Its finally official, Landon Donovan will join Everton on loan in January. Donovan will return to MLS in time for the season opener on March 27. This move is great news for Donovan as he comes into a side that can and will use him. The move is great news for our World Cup hopes because Everton plays all the top teams during Donovan’s stay and he will get on the field experience against opening foes England. Despite this very positive step, Donovan is unlikely to ever make a permanent move to Europe because it’s hard to imagine a big club willing to meet MLS’s valuation on a 28-year-old attacking midfielder that is the only American star playing in America.
Everton Manager David Moyes worked hard to secure Donovan’s services for his side ravaged by injuries and stuck in the wrong half of the table. Moyes is looking for “players to come in and hit the ground running, not need a month or two to get ready,” so it looks like he intends to get Donovan on the pitch early and often. Donovan’s pace, experience, and versatility should allow him fit in pretty well with Everton’s other players; I can see him adding the attacking midfielder to compliment Tim Cahill the Toffees have been lacking since Mikel Arteta went down with repeated knee injuries.
But this move is very clearly only temporary, with MLS understandably unwilling to allow its two most marketable stars play abroad through the World Cup. And so we return to the age old debate about whether Donovan will ever fulfill the potential many believe he has and establish himself with a big European club.
For the sake of this discussion, let’s assume that Donovan’s time at Everton is a success and the US team impresses at the World Cup, getting out of the group stage and perhaps threatening a deeper run. That would likely put Donovan at the peak of his marketability to European clubs preparing for the 2010-11 season. But just how much should we expect him to command on the open market?
By the end of the World Cup, Donovan will be 28, closer to the end of his career than the beginning. He is remarkably fit and driven, so his decline should not be a precipitous drop, but it would be unrealistic to expect him to perform at his highest level beyond 31 or 32. So at most, a team would get four years out of him and more likely three.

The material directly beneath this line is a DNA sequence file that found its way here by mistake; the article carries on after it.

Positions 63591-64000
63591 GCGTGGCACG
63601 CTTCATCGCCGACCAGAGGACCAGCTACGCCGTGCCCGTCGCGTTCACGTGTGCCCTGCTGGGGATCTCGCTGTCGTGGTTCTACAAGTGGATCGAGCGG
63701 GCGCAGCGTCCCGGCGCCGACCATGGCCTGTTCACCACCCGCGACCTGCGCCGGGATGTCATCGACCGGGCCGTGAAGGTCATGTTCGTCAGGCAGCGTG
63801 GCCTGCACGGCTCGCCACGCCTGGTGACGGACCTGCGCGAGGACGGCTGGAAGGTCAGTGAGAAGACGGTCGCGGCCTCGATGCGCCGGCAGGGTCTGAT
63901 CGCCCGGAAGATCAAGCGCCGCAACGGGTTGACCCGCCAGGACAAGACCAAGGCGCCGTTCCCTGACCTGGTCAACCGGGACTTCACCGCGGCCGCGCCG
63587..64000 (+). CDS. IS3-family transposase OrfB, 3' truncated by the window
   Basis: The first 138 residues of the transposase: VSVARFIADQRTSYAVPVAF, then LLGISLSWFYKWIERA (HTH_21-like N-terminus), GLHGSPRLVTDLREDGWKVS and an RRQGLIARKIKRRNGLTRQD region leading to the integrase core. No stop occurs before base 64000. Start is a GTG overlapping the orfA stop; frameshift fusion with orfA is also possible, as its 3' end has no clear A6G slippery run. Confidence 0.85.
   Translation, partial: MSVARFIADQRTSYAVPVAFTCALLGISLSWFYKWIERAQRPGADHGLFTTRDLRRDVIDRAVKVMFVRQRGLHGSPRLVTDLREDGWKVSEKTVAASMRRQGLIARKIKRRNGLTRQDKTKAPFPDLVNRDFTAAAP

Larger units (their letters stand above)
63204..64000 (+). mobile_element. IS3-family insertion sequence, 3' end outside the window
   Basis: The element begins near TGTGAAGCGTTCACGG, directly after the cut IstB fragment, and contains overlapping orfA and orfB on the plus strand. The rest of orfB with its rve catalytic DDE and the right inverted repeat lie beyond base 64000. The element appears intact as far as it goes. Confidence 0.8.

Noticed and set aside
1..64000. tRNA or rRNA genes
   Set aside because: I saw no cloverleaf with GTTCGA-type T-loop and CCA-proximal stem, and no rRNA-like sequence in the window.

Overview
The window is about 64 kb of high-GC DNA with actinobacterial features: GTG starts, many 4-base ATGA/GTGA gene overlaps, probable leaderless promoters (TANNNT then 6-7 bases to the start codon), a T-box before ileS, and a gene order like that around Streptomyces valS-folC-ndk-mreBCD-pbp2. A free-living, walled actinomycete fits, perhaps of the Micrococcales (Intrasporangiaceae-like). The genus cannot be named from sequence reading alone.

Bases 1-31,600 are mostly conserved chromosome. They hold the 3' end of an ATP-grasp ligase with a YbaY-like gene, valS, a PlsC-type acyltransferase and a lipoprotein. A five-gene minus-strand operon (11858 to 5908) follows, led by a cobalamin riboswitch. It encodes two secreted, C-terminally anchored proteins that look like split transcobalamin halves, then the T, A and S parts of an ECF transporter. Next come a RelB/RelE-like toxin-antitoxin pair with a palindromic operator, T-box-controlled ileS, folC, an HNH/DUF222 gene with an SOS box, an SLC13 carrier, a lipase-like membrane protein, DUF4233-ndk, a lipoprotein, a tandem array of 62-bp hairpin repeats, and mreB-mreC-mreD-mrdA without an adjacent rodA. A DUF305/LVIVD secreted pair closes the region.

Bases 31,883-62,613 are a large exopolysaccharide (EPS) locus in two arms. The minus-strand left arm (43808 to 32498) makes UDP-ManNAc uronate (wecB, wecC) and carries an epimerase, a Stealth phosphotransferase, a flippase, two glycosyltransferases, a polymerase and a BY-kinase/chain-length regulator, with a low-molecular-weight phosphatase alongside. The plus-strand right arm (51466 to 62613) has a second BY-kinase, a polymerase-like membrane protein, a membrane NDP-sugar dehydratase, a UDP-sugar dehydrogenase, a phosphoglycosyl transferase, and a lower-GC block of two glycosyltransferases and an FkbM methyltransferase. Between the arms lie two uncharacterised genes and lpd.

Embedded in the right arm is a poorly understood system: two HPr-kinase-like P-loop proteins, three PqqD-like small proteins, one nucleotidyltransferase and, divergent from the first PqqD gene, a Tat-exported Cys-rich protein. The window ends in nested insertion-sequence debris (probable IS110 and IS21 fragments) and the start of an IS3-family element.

Then you have his past experience in Europe, one disastrous and one anonymous sojourn in the Bundesliga. Good play in England and South Africa will help overcome that, but it won’t erase it from team’s minds, especially if they are committing to Donovan long term. It would surprise me if a big club came in with an offer of £10 million, and more likely something like £6-8 million ($10-$13 million).
The question then shifts to whether MLS would accept that offer. Historically, MLS has been very reluctant to sell any of its American players, like Dempsey, Twellman, and Altidore. Yes, two of those players did ultimately leave MLS, but neither Dempsey nor Altidore approaches the star power and marketability of Donovan. It would be hard for MLS to lose by far the best American player of his generation who has been among the most recognizable players in the league for close to a decade. Without Donovan, MLS would have no American stars, unless you count Ricardo Clark or Jonathan Bornstein.
If MLS has been reluctant to let lesser players go, I can’t imagine they would be eager to see the American face of the league depart. I think MLS would ask around $20 million (£12.5 million), or about what Gareth Barry cost Manchester City and just £2 million less than the Premier League’s leading scorer (26-year-old Jermain Defoe) cost Tottenham. Now those aren’t superstars, but realistically, those players are probably rated higher than Donovan even if the next seven months go better than anyone hoped.
I could be wrong and a team like Everton or Sevilla or even Marseille might come in with £12 million. MLS would be fools to turn that down. But I think the far more likely scenario is that Donovan has a good run with the Toffees, performs well with the US team, and then returns to the Galaxy after the World Cup. He may go out on loan again next winter, but a permanent move to Europe doesn’t seem like its in the cards.